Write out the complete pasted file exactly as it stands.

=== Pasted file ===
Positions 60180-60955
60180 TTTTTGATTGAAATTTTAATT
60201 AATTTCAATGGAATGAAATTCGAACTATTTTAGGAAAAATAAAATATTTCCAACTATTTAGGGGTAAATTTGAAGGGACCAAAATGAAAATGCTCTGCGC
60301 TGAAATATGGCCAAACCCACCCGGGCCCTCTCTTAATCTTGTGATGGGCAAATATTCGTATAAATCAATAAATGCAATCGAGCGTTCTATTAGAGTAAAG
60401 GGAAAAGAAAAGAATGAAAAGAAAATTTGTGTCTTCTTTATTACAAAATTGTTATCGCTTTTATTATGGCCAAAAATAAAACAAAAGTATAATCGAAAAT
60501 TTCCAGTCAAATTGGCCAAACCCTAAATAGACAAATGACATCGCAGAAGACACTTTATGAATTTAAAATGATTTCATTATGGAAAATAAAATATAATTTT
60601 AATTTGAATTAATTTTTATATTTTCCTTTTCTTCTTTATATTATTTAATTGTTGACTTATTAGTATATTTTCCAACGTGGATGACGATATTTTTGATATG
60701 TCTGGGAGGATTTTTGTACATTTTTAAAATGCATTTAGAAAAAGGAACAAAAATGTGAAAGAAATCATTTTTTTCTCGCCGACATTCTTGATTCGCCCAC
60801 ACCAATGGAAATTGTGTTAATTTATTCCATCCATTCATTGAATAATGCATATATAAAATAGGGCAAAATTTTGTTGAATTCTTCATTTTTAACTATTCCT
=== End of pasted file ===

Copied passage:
Positions 60180-60955
60180 TTTTTGATTGAAATTTTAATT
60201 AATTTCAATGGAATGAAATTCGAACTATTTTAGGAAAAATAAAATATTTCCAACTATTTAGGGGTAAATTTGAAGGGACCAAAATGAAAATGCTCTGCGC
60301 TGAAATATGGCCAAACCCACCCGGGCCCTCTCTTAATCTTGTGATGGGCAAATATTCGTATAAATCAATAAATGCAATCGAGCGTTCTATTAGAGTAAAG
60401 GGAAAAGAAAAGAATGAAAAGAAAATTTGTGTCTTCTTTATTACAAAATTGTTATCGCTTTTATTATGGCCAAAAATAAAACAAAAGTATAATCGAAAAT
60501 TTCCAGTCAAATTGGCCAAACCCTAAATAGACAAATGACATCGCAGAAGACACTTTATGAATTTAAAATGATTTCATTATGGAAAATAAAATATAATTTT
60601 AATTTGAATTAATTTTTATATTTTCCTTTTCTTCTTTATATTATTTAATTGTTGACTTATTAGTATATTTTCCAACGTGGATGACGATATTTTTGATATG
60701 TCTGGGAGGATTTTTGTACATTTTTAAAATGCATTTAGAAAAAGGAACAAAAATGTGAAAGAAATCATTTTTTTCTCGCCGACATTCTTGATTCGCCCAC
60801 ACCAATGGAAATTGTGTTAATTTATTCCATCCATTCATTGAATAATGCATATATAAAATAGGGCAAAATTTTGTTGAATTCTTCATTTTTAACTATTCCT